Paluska was listed in good condition and Brooks in serious condition. All rights reserved. This material may not be published, broadcast, rewritten or redistributed. Show discussion. Video: Ohio rampage Open in new window. Discuss: Discussion comments. Expand Collapse. View all comments. Leave your comment. I agree, black is best. Cheers Bill. Flying Tiger. Global Administrator.
Black for me. I like black as Im not distracted by the light! And yet youre not allowed to exhibit on black? Wouldnt it make the displays more appealing to the viewing public? Or are the judges just too "White Coated" about this? As far as BEST - probably the black will help store stamps longer - less light is reflected and less "Chemical Whiteners" in the manufacturing process. Black is Beautiful. Can't disagree with the master on this one.
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Allanswood wrote Quote: And yet youre not allowed to exhibit on black? Guess those rules could do with some relooking.
I still wonder about the size of the paper having to be not more than 29 cm in height - making everybody having to do extra work by trimming off a little bit of their A4 sized white sheets of paper. Have others had that problem? Nothing consistent, but several stockbooks where strips start "pealing off from bottom". And no, the stockbooks are not heavily loaded or similar. And no, it's not about storage either as I have plenty of other stockbooks remaining in excellent condition I know some other collectors around Europe who have experienced similar as well.
I remember reading similar complaints from German stamp forums also I guess it is or was a quality control issue at Lighthouse. But anyway My vote goes to white page. The pages look bit more draft, but that's a trade I can accept if it saves me from unnecessary expenses.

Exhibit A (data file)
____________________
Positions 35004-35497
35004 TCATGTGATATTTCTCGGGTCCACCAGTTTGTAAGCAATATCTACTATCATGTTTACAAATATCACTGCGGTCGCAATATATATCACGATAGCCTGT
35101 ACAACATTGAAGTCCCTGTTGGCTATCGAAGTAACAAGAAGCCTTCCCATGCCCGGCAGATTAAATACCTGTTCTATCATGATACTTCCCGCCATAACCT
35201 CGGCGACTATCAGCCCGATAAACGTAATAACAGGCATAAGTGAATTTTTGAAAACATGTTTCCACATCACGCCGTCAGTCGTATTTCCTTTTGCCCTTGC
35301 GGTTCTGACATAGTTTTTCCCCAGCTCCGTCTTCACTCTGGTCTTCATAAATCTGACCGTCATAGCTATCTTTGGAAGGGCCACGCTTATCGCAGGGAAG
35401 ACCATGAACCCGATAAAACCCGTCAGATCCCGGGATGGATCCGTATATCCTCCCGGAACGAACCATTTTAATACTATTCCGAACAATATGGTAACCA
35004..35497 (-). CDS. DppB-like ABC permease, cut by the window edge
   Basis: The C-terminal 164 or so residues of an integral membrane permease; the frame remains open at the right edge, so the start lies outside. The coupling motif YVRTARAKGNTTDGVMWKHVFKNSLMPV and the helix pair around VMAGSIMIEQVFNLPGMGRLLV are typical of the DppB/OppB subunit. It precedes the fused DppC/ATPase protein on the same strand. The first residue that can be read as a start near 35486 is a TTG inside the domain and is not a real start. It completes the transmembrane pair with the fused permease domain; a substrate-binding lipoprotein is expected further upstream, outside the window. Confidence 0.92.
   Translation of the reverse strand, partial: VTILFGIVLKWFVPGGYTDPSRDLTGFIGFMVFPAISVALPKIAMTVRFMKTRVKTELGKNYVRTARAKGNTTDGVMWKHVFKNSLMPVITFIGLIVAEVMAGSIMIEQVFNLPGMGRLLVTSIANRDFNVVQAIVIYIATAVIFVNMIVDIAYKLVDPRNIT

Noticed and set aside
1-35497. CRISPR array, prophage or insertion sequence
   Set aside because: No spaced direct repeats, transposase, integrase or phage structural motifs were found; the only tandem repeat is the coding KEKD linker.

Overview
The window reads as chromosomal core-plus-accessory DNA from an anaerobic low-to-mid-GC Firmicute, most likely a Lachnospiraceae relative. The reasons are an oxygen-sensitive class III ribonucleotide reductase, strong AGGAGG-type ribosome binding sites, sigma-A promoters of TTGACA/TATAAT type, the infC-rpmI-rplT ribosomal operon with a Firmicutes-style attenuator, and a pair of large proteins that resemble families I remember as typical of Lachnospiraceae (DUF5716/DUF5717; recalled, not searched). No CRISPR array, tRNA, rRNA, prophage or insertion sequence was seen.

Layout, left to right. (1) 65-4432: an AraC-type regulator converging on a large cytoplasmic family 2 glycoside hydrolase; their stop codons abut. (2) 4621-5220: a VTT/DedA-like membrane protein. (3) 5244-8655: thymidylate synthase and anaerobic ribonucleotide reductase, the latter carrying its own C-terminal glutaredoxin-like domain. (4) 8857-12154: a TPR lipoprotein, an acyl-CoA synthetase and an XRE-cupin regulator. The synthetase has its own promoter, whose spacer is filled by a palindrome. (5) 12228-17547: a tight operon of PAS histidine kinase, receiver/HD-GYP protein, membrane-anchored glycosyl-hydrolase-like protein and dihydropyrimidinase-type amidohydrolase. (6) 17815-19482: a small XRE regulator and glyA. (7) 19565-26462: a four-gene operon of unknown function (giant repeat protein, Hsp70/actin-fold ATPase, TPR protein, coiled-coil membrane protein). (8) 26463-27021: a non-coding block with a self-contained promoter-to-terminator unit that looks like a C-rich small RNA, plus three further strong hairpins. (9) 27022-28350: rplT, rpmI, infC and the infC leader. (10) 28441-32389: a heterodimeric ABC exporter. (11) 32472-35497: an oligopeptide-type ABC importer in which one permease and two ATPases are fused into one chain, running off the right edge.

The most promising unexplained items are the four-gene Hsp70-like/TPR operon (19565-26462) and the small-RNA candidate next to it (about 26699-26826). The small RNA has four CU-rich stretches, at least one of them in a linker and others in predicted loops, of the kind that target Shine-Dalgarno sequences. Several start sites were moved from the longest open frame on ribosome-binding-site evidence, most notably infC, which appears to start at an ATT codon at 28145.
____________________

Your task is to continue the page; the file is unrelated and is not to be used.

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Brummie wrote: Maybe I am more gentle? Brummie wrote: They look beautiful all sitting there in a row kerailija but when I look on top of the bookcase I see green things in pots I hope you water them VERY carefully? Michael Eastick. As a dealer I disagree with this statement and for a very simple reason.
Many dealers use the T-series stockbooks made by Lighthouse. If Lighthouse made the T-series albums with black pages I would most likely use them as they certainly make the stamps look better. Many dealers also use hagner sheets so this argument does not apply to that situation. This statement was referring to some ebay dealers who shall remain nameless.. Needless to say they were returned, along with ones from some other dealers. As with most people there are good and bad apples in the barrel. Now if something catches my eye I ask for a scan on a black background and if it is acceptable I will bid for it.
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Once bitten twice shy Regards. I prefer black. Shows the perfs better. Also can see perfins better. Actually as far as my personal albums are concerned I use cream archival paper - I like the classical look, think the older - muted colour - stamps actually present better and my old covers look better on cream.